The Colts' issue is whether the defense can play on the same level as Luck and the offense. The Broncos went out and added some substantial pieces to their defense. Can the defense be as good as Manning and the offense?

Legwold: If it isn’t, it won’t be because the Broncos didn’t make the effort. They made an almost unprecedented dive into free agency for a team coming off a Super Bowl appearance, adding defensive end DeMarcus Ware, safety T.J. Ward and cornerback Aqib Talib. They also used their first-round pick in the May draft on cornerback Bradley Roby. All four players will get significant snaps against the Colts on Sunday night. Executive vice president of football operations/general manager John Elway wanted more speed on defense and more attitude. The Broncos, who had five defensive starters on injured reserve by the time they got to the Super Bowl, also have a healthy Von Miller back at linebacker and Chris Harris at cornerback. They have not shown much in the preseason, so the Colts will get the first real look at this unit. But Miller and Ware give Denver the kind of one-two pairing in the pass rush it had with Miller and Elvis Dumervil in 2012, when this was a top-five defense.

Defensively, Mathis is suspended for the first four games of the season. The previous time these teams played, Mathis was the most disruptive defensive player on the field. What is the Colts’ plan to get to Manning this time around?

Wells: How about we say: What do the Colts hope to do without Mathis? As you pointed out, Mathis was the difference-maker in the game last year. His strip-sack of Manning was a momentum changer because it led to a safety and started a string of 23 straight points for Indy. Bjoern Werner is starting at outside linebacker in place of Mathis. But let’s be real, there is no replacing Mathis' 19.5 sacks from last season. The Colts will attempt to do it by committee. The starting defense accounted for only two sacks in the preseason. That is pretty scary to think about. Manning is the master of picking apart defenses.

I was going to ask you about Wes Welker and his concussion issues. Now the Colts don’t have worry about facing him because he has been suspended for the first four games of the season. How do the Broncos go about replacing Welker in the lineup?

Legwold: Welker’s suspension is the reason the Broncos will have to adjust their rotation at wide receiver Sunday night, but they had put plans in motion long before because of Welker’s concussions. He had two last season and suffered a third in an Aug. 23 preseason game. The Broncos made Emmanuel Sanders a primary target in free agency and used a second-round draft pick on Cody Latimer in May. Sanders, who has shown in the preseason just how big a year he could have in this offense, will get plenty of work in the slot; he played there during most of his tenure with the Steelers. Tight end Jacob Tamme, who played in the slot a great deal in Manning’s first year in Denver (2012), will also get plenty of snaps. The Broncos will move the pass-catchers all over in search of the matchups they like. They have a versatile group of receivers and tight ends that should allow them to overcome four games without Welker.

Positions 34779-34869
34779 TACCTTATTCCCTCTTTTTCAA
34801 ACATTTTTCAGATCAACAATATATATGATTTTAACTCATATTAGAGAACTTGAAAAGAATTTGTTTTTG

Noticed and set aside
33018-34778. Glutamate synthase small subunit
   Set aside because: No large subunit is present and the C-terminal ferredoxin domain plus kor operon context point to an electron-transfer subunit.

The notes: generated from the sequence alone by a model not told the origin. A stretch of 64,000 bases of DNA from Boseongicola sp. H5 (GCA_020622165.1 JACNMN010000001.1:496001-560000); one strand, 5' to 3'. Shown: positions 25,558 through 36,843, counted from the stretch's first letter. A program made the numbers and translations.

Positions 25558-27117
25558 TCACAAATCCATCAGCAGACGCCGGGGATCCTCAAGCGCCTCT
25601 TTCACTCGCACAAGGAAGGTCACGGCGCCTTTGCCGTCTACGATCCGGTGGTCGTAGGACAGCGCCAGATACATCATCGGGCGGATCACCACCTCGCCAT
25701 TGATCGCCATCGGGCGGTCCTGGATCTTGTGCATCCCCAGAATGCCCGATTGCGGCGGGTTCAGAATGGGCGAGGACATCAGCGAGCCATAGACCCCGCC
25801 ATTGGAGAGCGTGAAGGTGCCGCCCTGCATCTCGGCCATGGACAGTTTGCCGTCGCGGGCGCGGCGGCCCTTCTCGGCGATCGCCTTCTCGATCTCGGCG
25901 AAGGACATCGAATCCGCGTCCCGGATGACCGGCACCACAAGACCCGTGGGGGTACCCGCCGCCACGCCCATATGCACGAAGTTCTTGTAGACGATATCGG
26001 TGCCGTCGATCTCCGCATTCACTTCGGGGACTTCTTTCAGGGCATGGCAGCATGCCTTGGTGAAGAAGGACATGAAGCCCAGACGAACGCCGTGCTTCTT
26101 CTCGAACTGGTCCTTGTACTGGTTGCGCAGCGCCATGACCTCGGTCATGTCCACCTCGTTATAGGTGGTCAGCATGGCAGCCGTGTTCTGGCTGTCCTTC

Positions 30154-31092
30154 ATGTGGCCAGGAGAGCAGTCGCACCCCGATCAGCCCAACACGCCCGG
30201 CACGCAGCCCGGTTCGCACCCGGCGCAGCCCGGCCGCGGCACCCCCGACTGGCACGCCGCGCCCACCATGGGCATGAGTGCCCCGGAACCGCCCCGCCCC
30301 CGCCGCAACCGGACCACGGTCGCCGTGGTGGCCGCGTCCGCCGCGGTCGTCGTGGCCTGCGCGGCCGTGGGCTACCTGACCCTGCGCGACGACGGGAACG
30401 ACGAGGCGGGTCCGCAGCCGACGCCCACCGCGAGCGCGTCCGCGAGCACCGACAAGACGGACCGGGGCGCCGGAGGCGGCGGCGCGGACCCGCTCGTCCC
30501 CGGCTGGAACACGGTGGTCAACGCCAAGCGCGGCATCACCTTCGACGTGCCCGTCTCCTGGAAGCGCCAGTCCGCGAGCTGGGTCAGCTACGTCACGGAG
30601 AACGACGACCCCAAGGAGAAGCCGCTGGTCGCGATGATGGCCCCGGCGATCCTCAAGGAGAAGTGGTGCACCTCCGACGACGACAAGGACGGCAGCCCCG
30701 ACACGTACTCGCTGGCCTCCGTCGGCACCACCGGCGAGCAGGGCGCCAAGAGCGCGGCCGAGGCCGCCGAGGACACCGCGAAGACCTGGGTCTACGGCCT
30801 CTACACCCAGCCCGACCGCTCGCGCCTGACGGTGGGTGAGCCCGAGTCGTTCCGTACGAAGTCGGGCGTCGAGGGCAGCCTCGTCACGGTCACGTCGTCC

A different kind of injury issue to be sure, and you have written about it plenty, but how will the Colts adjust things on the offensive line to line up against a revamped Broncos defense?

Wells: The offensive line has been an issue for the Colts going back to when Manning was there. Luck has his best group of offensive weapons to work with since entering the league, but none of that matters if the line can’t do its job. Luck has been sacked 73 times in his first two seasons. The Colts have a rookie -- Jack Mewhort -- starting at one guard, a second-year player -- Hugh Thornton -- at the other guard, and center is up the air. Khaled Holmes, the projected starter, missed four weeks with a sprained ankle, and A.Q. Shipley was claimed off waivers from Baltimore last weekend. Ware and the rest of the Denver defense should be excited about the opportunity to get after Luck.